Chinese vase found in attic sells for 16.2 million euros

Source:AFP Published: 2018/6/13 16:28:39

Forgotten Chinese vase hit at auction

An 18th-century Imperial Qianlong porcelain vase on display at Sotheby's in Paris on May 22 Photo: VCG

An 18th-century Chinese vase forgotten for decades in a shoe box in a French attic sold for 16.2 million euros ($19 million) at Sotheby's in Paris on Tuesday - more than 30 times the estimate.

Experts at the auction house said the exquisite porcelain vessel was made for the Qing Dynasty (1644-1911) Qianlong Emperor and had set a guide price of a much more modest 500,000 euros.

"This is a major work of art, it is as if we had just discovered a Caravaggio," Olivier Valmier, the Asian arts expert at the auction house, told reporters before the sale.

The vase, which was in perfect condition, "is the only known example in the world bearing such detail," he added.

Rare porcelain from the Qianlong period has been going for astronomical prices recently.

A bowl made for Qianlong's grandfather sold in April by Sotheby's in Hong Kong went for $30.4 million dollars.

The vase was found by chance among dozens of other pieces of Chinoiserie in the attic of a house in France earlier this year.

The family had acquired it at the end of the 19th century but it lay  unloved in a shoe box in the attic for decades.

"We didn't like the vase too much, and my grandparents didn't like it either," said the owner of the piece, who only got in touch with Sotheby's in March.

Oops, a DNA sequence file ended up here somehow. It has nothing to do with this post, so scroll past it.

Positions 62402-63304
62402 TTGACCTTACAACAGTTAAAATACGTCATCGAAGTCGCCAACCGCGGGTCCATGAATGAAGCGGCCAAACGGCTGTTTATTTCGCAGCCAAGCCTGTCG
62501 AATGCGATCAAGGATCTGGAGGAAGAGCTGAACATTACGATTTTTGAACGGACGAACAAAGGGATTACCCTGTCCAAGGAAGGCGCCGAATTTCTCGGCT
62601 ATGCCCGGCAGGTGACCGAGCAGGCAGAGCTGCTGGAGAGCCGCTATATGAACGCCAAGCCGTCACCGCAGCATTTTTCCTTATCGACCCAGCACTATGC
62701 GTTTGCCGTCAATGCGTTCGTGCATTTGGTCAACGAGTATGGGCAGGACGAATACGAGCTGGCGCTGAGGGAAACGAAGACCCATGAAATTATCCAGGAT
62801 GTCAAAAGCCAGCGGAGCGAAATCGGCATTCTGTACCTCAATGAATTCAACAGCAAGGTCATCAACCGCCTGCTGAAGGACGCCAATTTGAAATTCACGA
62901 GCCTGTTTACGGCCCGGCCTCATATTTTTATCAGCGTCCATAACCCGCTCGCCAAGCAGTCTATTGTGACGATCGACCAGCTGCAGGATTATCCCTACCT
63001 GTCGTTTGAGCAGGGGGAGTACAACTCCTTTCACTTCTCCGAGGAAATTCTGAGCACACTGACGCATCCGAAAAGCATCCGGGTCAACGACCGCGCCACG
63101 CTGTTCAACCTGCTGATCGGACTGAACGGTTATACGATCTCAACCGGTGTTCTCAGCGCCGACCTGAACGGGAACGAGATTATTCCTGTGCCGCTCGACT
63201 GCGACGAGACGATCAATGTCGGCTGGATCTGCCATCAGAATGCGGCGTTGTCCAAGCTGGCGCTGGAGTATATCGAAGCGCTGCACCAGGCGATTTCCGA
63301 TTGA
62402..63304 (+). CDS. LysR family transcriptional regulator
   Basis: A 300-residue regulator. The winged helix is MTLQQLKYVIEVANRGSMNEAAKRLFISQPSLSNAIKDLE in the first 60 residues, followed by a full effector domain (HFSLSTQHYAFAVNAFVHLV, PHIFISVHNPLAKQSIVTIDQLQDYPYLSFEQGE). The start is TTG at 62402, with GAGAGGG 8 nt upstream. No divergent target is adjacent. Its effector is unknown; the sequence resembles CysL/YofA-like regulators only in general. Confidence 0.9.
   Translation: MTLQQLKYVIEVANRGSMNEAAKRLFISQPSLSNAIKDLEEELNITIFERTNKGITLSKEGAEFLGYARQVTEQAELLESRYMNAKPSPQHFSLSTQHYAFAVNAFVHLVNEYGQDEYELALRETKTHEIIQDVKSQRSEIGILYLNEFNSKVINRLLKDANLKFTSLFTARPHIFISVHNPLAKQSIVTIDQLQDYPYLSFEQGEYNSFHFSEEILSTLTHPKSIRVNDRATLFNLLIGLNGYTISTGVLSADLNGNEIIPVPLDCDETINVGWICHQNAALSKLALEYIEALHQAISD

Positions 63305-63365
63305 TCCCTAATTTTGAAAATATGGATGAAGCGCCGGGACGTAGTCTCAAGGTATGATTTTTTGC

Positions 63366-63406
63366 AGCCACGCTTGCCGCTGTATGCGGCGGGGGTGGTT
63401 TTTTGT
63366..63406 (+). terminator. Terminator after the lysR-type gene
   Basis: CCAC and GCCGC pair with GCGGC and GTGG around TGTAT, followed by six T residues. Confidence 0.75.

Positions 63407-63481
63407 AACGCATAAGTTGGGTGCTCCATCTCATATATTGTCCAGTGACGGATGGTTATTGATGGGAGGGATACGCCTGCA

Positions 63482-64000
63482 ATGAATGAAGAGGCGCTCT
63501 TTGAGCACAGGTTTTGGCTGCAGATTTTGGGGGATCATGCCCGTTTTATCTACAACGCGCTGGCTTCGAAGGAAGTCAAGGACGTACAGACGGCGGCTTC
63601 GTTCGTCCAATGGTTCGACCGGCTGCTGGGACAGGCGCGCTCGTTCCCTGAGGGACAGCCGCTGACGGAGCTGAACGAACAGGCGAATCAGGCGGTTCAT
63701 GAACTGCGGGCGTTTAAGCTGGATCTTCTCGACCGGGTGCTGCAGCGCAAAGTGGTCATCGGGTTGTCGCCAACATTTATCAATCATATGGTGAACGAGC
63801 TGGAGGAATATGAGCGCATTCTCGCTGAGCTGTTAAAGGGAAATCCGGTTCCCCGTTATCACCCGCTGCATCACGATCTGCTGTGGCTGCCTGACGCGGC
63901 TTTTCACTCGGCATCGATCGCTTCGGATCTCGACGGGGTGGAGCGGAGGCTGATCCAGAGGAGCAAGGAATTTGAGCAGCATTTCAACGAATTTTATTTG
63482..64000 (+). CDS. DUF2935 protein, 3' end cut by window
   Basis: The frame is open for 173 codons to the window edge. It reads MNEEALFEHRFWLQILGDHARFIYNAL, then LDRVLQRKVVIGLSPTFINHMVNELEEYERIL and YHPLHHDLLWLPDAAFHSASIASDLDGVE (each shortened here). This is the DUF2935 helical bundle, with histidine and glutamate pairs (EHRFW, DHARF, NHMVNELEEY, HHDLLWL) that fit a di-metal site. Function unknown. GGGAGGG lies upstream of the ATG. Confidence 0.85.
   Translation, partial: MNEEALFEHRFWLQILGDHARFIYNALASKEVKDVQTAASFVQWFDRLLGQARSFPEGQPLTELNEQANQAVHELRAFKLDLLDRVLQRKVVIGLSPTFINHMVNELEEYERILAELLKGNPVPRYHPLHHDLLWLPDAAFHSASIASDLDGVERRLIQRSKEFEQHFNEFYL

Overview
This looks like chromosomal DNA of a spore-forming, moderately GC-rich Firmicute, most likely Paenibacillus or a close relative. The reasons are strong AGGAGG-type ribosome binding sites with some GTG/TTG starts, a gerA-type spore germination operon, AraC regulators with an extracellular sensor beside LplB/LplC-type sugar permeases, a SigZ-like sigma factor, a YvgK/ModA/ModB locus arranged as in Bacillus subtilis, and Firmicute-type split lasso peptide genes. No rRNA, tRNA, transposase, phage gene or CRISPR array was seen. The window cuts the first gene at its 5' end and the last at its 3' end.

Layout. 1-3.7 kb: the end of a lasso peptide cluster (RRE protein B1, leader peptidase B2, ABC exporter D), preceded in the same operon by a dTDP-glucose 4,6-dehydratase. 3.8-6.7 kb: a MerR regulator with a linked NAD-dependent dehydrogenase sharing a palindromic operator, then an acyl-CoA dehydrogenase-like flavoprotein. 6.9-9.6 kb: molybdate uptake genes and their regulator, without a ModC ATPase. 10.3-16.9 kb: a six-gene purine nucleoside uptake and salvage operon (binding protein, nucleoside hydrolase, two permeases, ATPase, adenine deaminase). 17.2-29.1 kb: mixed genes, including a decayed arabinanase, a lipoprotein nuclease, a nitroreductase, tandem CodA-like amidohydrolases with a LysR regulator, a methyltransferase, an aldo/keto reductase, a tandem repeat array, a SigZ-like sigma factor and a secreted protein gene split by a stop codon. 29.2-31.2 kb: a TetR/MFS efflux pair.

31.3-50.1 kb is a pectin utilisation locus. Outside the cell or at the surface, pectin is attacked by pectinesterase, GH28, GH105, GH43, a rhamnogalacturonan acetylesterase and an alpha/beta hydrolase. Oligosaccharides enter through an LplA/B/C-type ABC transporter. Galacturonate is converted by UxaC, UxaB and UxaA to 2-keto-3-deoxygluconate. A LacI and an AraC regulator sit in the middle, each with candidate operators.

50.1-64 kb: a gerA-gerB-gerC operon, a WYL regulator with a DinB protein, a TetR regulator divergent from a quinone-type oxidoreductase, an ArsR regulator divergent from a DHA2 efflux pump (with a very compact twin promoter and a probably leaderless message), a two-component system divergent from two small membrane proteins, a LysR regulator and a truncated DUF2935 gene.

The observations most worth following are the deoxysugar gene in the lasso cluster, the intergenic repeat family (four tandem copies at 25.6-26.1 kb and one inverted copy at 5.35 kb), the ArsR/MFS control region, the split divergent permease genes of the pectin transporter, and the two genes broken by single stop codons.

It was still in the shoe box when it was presented to Sotheby's experts for authentication.

The staggering price paid by a young Chinese collector, who was at the auction himself, is the highest ever recorded by the auction house in Paris.

The man, who was wearing a jogging top, beat off bids from other Chinese collectors, mostly over the phone.

The collector, who has not been named, also did the bidding himself - a rarity at this level of auction.

Experts believe that the vase was bought in France because it was found with a Japanese parfume burner which still had its receipt from the Exposition Universelle world fair in Paris in 1867.

Qing masterpieces show much Western influence with their makers having taken on methods and colors -particularly the pinks - learned from the Dutch and from Jesuit missionaries.

An imperial stamp used by Qianlong set a new world record when in was sold for 21 millions euros in Paris in 2016.
Newspaper headline: Forgotten Chinese vase hit at auction


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